Life Messages, Vol. 1 (#1-41), by Witness Lee

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After the Israelites left Egypt, they were sustained in the wilderness for forty years. As the Jews many years later told the Lord, “Our fathers ate the manna in the wilderness, as it is written, He gave them bread out of heaven to eat” (John 6:31; cf. Exo. 16:4, 15).

Bored with Manna

Manna was their only food day after day. Not surprisingly, they soon wearied of such a monotonous diet. Their thoughts went back to Egypt, and they complained to Moses, “We remember the fish, which we did eat in Egypt freely; the cucumbers, and the melons, and the leeks, and the onions, and the garlic: But now our soul is dried away: there is nothing at all, besides this manna, before our eyes” (Num. 11:5-6).

These varied foods that came out of the water or out of the soil of Egypt were enjoyed not only by the Israelites and the Egyptians. Even you may have wearied of a constant diet of messages week after week and turned to the foods that Egypt had to offer. Rather than hearing about Christ and the church in message after message, some have promoted more entertaining meetings. Guitar playing, special singing, joking, and emotional stirrings are like leeks, onions, and garlic from Egypt’s soil. You may have enjoyed those meetings, but you must admit there was no manna.

Refreshed and Enlightened

Now we have come back to the manna. Do not think Christ is boring! We must learn how to cook Him in appetizing ways.

“And when the dew that lay was gone up, behold, upon the face of the wilderness there lay a small round thing, as small as the hoar frost on the ground” (Exo. 16:14). With Christ there is the freshness of the dew. He is also as refreshing as the frost. In warm climates we miss the refreshing air that comes with frost. Such is Christ to us.

In verse 31 the manna is said to be “like coriander seed, white; and the taste of it was like wafers made with honey.” Numbers 11:7 adds, “And the color thereof was as the color of bdellium.” The color means appearance or, literally, eye. By eating Christ as the manna, you have eyes to see clearly. Consider how much light you have received since you came into the church and began receiving Christ as the manna. The eyes on the manna have given you a clear view. The bdellium mentioned here is a pearl of wood resin. It is transparent. If you have kept enjoying this manna, you have had a clear sky, with no opaqueness or blindness. But if you have found in the meetings a lack of direction, the aimlessness may have come from eating the onions, leeks, and garlic of Egypt; the effect of that diet is to blind you.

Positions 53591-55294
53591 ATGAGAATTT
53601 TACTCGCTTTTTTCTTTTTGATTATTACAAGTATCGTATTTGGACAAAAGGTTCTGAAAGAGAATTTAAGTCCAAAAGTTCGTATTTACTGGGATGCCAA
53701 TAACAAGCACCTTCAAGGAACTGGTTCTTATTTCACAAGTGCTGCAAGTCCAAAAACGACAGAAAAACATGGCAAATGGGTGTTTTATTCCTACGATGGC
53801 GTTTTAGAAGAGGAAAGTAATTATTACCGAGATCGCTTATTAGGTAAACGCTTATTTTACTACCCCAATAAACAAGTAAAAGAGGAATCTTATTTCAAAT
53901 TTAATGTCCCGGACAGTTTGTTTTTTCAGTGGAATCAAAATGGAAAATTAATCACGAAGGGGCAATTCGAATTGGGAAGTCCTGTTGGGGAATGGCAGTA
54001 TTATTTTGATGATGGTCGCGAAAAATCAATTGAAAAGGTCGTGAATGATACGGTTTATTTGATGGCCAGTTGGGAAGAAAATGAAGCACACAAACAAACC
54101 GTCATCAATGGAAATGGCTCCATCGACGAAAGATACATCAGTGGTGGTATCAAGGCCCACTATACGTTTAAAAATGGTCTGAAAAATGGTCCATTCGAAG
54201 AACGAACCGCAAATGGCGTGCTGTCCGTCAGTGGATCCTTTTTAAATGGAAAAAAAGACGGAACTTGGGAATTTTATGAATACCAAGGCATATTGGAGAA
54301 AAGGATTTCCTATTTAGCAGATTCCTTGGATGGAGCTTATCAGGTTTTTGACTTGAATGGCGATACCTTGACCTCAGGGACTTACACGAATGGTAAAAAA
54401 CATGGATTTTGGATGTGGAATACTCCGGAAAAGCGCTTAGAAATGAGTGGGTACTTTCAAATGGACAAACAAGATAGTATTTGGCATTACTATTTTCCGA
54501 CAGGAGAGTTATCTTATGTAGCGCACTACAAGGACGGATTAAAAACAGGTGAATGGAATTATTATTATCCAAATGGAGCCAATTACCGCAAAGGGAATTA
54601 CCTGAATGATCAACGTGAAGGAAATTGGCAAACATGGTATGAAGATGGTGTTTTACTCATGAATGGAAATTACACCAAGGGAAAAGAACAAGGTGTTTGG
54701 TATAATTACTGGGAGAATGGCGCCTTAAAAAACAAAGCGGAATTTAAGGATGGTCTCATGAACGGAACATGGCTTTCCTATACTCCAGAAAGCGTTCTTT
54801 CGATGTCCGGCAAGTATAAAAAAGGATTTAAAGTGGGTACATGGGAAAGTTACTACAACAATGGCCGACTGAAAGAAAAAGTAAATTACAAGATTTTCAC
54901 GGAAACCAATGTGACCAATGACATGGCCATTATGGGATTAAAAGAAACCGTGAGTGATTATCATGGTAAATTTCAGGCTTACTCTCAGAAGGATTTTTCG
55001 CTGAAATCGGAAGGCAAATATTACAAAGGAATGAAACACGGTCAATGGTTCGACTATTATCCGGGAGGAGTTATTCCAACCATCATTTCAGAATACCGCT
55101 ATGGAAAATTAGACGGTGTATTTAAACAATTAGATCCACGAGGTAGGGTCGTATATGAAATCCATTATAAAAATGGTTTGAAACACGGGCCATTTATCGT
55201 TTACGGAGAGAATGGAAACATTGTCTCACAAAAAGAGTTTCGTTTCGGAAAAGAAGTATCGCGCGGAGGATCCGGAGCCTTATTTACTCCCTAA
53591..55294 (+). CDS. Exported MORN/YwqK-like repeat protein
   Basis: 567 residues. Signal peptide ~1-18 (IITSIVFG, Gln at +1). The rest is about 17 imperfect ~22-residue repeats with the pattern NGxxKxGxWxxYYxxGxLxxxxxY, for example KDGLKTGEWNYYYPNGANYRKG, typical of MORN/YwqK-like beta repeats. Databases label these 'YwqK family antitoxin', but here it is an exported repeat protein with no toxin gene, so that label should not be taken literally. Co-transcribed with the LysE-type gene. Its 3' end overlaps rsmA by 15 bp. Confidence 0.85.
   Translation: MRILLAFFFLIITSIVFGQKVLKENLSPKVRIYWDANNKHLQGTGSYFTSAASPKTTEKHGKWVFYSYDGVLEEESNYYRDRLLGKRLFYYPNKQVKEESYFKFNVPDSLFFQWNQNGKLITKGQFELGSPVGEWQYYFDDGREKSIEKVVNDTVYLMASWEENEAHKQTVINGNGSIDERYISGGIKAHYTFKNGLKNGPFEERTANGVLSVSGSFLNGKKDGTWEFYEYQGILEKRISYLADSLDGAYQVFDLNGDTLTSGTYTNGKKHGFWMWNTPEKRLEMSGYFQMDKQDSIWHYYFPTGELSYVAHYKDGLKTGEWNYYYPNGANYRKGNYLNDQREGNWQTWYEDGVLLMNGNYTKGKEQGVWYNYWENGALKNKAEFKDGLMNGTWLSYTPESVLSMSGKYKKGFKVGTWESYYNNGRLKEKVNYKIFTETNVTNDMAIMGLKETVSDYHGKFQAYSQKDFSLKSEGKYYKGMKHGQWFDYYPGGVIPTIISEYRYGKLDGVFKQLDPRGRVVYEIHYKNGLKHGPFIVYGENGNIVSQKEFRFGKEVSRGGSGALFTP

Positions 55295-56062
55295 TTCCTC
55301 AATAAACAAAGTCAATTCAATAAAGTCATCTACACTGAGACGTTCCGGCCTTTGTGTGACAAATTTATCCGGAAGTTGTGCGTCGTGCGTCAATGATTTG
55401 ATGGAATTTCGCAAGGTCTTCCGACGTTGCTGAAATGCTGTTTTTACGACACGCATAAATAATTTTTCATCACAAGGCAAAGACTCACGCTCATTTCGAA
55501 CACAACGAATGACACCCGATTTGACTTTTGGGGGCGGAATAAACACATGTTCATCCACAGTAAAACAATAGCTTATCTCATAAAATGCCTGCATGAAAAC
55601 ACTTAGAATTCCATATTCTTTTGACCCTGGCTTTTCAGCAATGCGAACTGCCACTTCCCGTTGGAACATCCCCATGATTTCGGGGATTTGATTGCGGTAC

“And the people went about, and gathered it, and ground it in mills, or beat it in a mortar, and baked it in pans, and made cakes of it: and the taste of it was as the taste of fresh oil” (Num. 11:8). There are different ways of preparing the manna. We all have to experience Christ and then learn to serve the saints delicious courses of Him. In this way we eat the rich supply of manna.


“And the children of Israel did eat manna forty years, until they came to a land inhabited: they did eat manna, until they came unto the borders of the land of Canaan” (Exo. 16:35). Manna was the food with which God supplied His people throughout their wilderness wanderings.

You probably remember the occasion when, because of their complaining, God sent quails for them to eat. In response to their cry, “Who shall give us flesh to eat?” (Num. 11:4) “there went forth a wind from the Lord, and brought quails from the sea, and let them fall by the camp, as it were a day’s journey on this side, and as it were a day’s journey on the other side, round about the camp, and as it were two cubits high upon the face of the earth” (v. 31). The quails were eaten in rebellion and provoked God’s judgment. “While the flesh was yet between their teeth, ere it was chewed, the wrath of the Lord was kindled against the people, and the Lord smote the people with a very great plague” (v. 33).

This incident has reminded me of these recent years in the recovery. After hearing so much about the need to have Christ wrought into us, some turned away from that, claiming it was too hard to listen to, and encouraged the young people to be themselves rather than be transformed. To replace the manna with quails from the sea is rebellion. God’s ordination is that we eat manna day after day.

(Life Messages, Vol. 1 (#1-41), Chapter 27, by Witness Lee)